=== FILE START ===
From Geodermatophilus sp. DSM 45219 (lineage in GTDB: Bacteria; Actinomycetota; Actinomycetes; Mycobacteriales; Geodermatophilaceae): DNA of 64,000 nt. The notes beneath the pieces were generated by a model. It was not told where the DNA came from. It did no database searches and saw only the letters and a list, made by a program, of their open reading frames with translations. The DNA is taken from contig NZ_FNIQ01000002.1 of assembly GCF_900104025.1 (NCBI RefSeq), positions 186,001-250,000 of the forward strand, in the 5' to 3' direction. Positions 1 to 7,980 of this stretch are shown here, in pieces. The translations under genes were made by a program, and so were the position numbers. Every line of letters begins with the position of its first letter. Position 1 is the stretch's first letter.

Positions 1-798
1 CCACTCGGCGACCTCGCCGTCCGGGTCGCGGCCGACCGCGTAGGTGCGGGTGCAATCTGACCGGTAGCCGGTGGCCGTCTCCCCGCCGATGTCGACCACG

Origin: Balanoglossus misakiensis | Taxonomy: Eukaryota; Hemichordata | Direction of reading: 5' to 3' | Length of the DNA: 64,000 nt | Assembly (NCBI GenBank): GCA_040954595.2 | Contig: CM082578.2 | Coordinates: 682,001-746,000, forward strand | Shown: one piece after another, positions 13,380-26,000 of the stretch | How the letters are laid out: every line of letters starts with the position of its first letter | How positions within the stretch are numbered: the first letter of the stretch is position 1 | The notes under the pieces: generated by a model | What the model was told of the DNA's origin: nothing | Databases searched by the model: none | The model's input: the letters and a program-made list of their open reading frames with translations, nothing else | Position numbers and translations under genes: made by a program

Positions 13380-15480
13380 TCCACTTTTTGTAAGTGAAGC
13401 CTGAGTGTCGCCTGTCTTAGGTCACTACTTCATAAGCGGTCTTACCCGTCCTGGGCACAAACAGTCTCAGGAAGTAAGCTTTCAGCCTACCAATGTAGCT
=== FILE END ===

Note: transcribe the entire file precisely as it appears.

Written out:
From Geodermatophilus sp. DSM 45219 (lineage in GTDB: Bacteria; Actinomycetota; Actinomycetes; Mycobacteriales; Geodermatophilaceae): DNA of 64,000 nt. The notes beneath the pieces were generated by a model. It was not told where the DNA came from. It did no database searches and saw only the letters and a list, made by a program, of their open reading frames with translations. The DNA is taken from contig NZ_FNIQ01000002.1 of assembly GCF_900104025.1 (NCBI RefSeq), positions 186,001-250,000 of the forward strand, in the 5' to 3' direction. Positions 1 to 7,980 of this stretch are shown here, in pieces. The translations under genes were made by a program, and so were the position numbers. Every line of letters begins with the position of its first letter. Position 1 is the stretch's first letter.

Positions 1-798
1 CCACTCGGCGACCTCGCCGTCCGGGTCGCGGCCGACCGCGTAGGTGCGGGTGCAATCTGACCGGTAGCCGGTGGCCGTCTCCCCGCCGATGTCGACCACG

Origin: Balanoglossus misakiensis | Taxonomy: Eukaryota; Hemichordata | Direction of reading: 5' to 3' | Length of the DNA: 64,000 nt | Assembly (NCBI GenBank): GCA_040954595.2 | Contig: CM082578.2 | Coordinates: 682,001-746,000, forward strand | Shown: one piece after another, positions 13,380-26,000 of the stretch | How the letters are laid out: every line of letters starts with the position of its first letter | How positions within the stretch are numbered: the first letter of the stretch is position 1 | The notes under the pieces: generated by a model | What the model was told of the DNA's origin: nothing | Databases searched by the model: none | The model's input: the letters and a program-made list of their open reading frames with translations, nothing else | Position numbers and translations under genes: made by a program

Positions 13380-15480
13380 TCCACTTTTTGTAAGTGAAGC
13401 CTGAGTGTCGCCTGTCTTAGGTCACTACTTCATAAGCGGTCTTACCCGTCCTGGGCACAAACAGTCTCAGGAAGTAAGCTTTCAGCCTACCAATGTAGCT